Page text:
the institutionalization of knowledge
    moved from filiation to affiliation. And,
    that modernity was the period when gnostic
    claims to be able to account rationality
    for all truths, held sway, while today
    the present period currently is the beginning
    of one that seeks to distance itself from this
    gnostic domination….

    And so our comprehensive liturgical expressions
    hopefully reflect more of the correct Christian
    emphasis on the mystical, unarticulatable,
    existential, than on the rationally accurate?!

  2. Giovanni says:

    I think this speaks more to the limitation of the Novus Ordo rather than the limitation of the English language or the limitation of our abilities to translate a text in order to both encompass cultural sensibilities and true piety.

    However it is not even the Novus Ordo it self but rather the complete and utter abandonment of the Latin as the sacred language of the Western Church.

    It speaks also of the rashness and ineptitude that went on after the Vatican II.

    It was ridiculous to believe that one could so easily and harshly abandon a Thousand years of Tradition and development that went on the Liturgy. And expected to work just fine when you translated the Text, dumb down the words, detached alters, turned around Priests, and destroy sacred spaces that had stood for hundreds of years as testimony of our love for the Lord.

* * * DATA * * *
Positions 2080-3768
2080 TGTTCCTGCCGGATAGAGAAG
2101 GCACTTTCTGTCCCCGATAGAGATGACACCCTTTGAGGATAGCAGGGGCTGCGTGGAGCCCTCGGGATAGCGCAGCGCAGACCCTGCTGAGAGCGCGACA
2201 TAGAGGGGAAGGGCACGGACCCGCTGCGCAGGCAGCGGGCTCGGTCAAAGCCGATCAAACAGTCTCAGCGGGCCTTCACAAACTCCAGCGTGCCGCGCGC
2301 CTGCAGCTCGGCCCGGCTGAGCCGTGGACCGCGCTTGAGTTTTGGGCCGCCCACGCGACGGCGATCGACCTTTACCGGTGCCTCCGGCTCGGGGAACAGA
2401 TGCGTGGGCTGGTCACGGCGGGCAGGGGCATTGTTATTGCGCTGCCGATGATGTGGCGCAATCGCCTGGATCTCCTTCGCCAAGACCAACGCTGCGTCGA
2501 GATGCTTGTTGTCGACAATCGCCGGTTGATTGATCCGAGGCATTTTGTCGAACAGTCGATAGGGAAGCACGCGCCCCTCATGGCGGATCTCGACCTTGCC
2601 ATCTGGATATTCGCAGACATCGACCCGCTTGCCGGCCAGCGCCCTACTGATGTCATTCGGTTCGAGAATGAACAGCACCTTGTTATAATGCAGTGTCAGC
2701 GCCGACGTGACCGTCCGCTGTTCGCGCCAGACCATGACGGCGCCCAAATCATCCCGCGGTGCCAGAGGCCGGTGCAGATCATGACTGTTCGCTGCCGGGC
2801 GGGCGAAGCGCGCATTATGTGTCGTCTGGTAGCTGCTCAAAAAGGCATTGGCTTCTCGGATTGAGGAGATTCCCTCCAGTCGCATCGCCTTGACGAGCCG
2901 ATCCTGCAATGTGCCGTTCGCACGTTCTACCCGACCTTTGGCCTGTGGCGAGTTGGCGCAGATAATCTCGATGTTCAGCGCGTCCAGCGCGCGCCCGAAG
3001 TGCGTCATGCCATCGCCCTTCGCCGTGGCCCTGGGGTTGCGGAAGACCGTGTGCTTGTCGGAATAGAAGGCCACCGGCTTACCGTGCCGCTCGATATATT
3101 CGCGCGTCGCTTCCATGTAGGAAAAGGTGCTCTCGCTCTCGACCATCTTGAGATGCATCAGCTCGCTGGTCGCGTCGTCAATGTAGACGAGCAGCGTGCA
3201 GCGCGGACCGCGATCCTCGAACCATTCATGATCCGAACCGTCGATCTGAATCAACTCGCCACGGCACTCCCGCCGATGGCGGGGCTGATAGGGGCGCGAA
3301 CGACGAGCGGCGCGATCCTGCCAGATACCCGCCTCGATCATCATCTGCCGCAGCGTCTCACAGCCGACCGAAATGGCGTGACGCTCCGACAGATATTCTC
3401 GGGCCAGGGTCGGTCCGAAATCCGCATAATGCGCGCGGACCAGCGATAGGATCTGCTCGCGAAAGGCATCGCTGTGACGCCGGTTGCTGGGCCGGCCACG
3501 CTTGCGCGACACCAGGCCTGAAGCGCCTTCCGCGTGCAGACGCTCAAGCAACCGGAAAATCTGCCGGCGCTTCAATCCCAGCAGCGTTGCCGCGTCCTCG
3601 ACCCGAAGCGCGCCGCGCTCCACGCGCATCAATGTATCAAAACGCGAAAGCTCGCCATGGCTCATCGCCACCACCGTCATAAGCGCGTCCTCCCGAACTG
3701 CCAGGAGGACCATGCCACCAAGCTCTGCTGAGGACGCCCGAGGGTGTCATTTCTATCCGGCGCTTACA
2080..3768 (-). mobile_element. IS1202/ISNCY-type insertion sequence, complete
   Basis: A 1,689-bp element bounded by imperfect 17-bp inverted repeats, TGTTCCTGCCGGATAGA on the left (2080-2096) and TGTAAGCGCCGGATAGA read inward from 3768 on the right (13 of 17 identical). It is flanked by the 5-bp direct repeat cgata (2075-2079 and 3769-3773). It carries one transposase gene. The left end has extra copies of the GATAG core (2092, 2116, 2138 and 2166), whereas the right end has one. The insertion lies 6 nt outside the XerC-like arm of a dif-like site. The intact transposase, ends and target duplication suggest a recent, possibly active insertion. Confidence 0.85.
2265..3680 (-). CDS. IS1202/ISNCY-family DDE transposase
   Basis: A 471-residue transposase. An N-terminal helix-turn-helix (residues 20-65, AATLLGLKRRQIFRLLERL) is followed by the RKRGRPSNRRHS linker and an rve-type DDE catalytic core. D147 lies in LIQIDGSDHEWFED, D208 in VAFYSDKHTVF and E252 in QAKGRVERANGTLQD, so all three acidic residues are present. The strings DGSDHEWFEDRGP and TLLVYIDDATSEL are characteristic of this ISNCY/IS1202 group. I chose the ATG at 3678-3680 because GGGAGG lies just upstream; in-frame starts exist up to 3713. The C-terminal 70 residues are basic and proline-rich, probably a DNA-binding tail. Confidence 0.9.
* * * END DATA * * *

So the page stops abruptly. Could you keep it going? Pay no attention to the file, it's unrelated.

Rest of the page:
And all because Bishop conferences all over the world wanted to get with the times.

  3. Virgilijus Kaulius says:

    Hmm, Gio: what more fully are you saying,
    and whom are you siding with?

    For my ethnicity, then, which I now table to
    take further what you table, I can probe deeper
    than mere tradition within the full Tradition of
    Western Christianity:
    my nation, as the oldest living language in
    Europe, was the last nation to be Christianized
    in Western Europe. Today, even the Pope, laments
    the loss of faith in Europe. But there is no such
    experience in my nation, within Europe, Lithuania!
    Which was a very devoted pagan nation before it
    became the dominant Chritian nation of today!

    And it had nothing to do with the liturgy nor
    other Christian mere “practises!” It had everything
    to do with the power of the One who came to save
    and to set hearts free. All externals are 2ndary
    to that: always and everywhere!

    It is our core faith as Faith that carries us
    as both the Land of Mary (at Siluva!) and as
    contemporary Christians of an otherwise re-paganised
    world order! There is always more mystery creatively